What does it say about the priorities of Arizonans when the most commented upon bill of the legislative session is the “constitutional chickens” bill sponsored by Sen. David Farnsworth (R-Mesa)? Lawmaker: Homegrown chicken and eggs are a constitutional right. (It is also one of the most commented upon posts at this blog).
The CPS scandal, which the legislature still has not addressed — meh. Political corruption in this state from legislators being prosecuted, to money laundering of campaign finances, to undisclosed gifts to legislators — meh. Creating jobs, funding public education, health care, infrastructure and roads — meh.
But backyard chickens? Oh, hell yeah! The chicken lovers go insane. Well, cluck you! The “constitutional chickens” bill just laid an egg in the legislature. I love this Arizona Capitol Times headline (subscription required), Despite lots of clucking, chicken bill doesn’t come home to roost:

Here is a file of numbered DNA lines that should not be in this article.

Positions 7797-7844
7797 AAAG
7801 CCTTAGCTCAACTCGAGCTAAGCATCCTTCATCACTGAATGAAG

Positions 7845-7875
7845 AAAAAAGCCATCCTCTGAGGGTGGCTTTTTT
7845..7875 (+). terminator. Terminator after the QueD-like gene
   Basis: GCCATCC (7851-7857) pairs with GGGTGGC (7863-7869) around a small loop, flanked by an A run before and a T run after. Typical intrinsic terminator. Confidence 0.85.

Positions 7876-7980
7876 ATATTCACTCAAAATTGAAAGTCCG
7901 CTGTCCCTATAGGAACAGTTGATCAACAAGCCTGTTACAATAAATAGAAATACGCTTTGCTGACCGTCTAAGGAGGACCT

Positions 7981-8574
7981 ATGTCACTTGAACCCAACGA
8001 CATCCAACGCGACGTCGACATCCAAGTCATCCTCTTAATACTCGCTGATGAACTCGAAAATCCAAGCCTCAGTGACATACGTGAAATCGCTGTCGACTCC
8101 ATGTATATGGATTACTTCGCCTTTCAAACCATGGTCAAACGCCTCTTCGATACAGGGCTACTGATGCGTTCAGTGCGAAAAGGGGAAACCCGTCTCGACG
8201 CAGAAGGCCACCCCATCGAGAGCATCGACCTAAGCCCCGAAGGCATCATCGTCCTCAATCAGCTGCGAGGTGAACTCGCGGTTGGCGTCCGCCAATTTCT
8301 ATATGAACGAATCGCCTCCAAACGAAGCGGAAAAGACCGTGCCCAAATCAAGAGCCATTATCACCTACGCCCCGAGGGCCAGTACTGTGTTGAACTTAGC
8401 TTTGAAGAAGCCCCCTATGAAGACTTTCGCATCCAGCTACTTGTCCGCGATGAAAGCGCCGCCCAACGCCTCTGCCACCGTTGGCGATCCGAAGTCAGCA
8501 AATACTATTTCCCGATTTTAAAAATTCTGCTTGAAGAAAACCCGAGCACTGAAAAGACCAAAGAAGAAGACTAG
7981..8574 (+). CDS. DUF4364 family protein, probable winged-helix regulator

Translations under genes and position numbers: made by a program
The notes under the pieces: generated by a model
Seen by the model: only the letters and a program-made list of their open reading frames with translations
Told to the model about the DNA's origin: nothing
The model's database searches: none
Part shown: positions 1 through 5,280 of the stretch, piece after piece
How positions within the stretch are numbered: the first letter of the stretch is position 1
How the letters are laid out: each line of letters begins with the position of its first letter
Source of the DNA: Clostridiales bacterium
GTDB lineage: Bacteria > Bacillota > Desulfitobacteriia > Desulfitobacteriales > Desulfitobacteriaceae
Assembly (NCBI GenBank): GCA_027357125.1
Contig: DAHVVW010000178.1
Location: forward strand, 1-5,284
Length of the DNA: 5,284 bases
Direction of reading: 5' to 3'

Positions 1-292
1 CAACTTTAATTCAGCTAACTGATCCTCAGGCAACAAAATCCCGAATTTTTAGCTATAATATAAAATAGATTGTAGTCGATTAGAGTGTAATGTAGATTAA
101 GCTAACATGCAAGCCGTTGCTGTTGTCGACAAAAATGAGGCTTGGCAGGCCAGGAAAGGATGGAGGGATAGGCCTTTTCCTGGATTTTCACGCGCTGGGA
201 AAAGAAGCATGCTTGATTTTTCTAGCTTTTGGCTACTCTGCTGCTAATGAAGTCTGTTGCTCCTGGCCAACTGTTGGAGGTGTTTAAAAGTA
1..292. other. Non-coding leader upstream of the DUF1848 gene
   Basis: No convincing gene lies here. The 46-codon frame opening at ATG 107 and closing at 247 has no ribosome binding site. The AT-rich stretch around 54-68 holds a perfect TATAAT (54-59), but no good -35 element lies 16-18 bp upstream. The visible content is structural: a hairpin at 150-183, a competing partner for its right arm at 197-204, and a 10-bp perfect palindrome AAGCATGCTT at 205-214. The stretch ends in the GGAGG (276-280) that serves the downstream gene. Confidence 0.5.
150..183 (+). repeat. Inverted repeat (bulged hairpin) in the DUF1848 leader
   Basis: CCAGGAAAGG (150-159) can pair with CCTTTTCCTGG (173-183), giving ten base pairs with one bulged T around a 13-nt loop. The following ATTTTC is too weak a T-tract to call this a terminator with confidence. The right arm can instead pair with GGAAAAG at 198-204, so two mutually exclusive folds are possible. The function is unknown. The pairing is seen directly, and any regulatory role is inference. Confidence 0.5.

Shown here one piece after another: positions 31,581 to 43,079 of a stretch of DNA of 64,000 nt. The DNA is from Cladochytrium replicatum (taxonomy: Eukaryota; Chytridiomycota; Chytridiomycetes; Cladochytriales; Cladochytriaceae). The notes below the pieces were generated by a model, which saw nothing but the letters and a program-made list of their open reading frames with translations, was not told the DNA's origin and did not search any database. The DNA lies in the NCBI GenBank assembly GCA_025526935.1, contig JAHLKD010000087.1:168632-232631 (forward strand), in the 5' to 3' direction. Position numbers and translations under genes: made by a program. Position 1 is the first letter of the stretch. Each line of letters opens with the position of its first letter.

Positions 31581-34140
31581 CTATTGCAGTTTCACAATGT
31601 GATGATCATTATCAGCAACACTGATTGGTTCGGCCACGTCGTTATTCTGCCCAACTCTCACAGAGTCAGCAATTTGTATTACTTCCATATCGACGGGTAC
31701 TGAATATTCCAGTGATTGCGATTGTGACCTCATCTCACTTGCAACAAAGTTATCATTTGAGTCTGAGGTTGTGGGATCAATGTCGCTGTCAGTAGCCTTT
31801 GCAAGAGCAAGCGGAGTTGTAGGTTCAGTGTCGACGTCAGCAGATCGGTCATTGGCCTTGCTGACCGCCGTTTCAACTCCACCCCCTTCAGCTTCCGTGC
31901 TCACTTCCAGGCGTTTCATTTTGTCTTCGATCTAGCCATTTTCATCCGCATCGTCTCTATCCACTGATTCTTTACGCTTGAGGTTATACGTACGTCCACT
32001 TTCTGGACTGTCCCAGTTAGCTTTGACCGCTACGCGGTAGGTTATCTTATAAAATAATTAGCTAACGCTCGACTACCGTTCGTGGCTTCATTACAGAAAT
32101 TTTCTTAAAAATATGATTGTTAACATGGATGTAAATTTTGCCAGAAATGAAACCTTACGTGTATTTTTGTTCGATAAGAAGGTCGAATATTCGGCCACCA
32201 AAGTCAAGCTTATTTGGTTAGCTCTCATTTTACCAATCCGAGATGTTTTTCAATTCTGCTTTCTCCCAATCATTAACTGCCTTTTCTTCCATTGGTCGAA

Committee hearings about the bill were packed, and dragged on as everyone wanted to get a chicken-related joke into the conversation.
The comments and committee testimony on the bill were overwhelmingly supportive. Supporters extolled the health benefits of fresh eggs, spoke about economic independence in tough times and declared the virtue in teaching children responsibility through a pet.
The chicken bill flew through the upper chamber with only one senator voting against it.
But the House on Wednesday dashed any hope of Arizona becoming a haven of chicken freedom when lawmakers from both parties banded together to kill the bill with a 25-32 vote.
SB1151 would have barred municipalities from adopting a zoning ordinance that prohibits a resident of a single-family detached residence from keeping fowl in the backyard, though municipalities could still restrict the number of fowl.
The legislation would have preempted all local laws, ordinances and charter provisions to the contrary, but would not have affected HOA rules.
In the end, lawmakers decided the fate of chickens is best left up to local city councilmembers, who understand where chickens are and aren’t appropriate.
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Representatives gave a final tribute to the idea that captured the public imagination and provided seemingly endless opportunities for jokes by interrupting the debate with clucking and quacking sounds from their computers and smartphones.
Your Arizona legislature hard at work. God help us.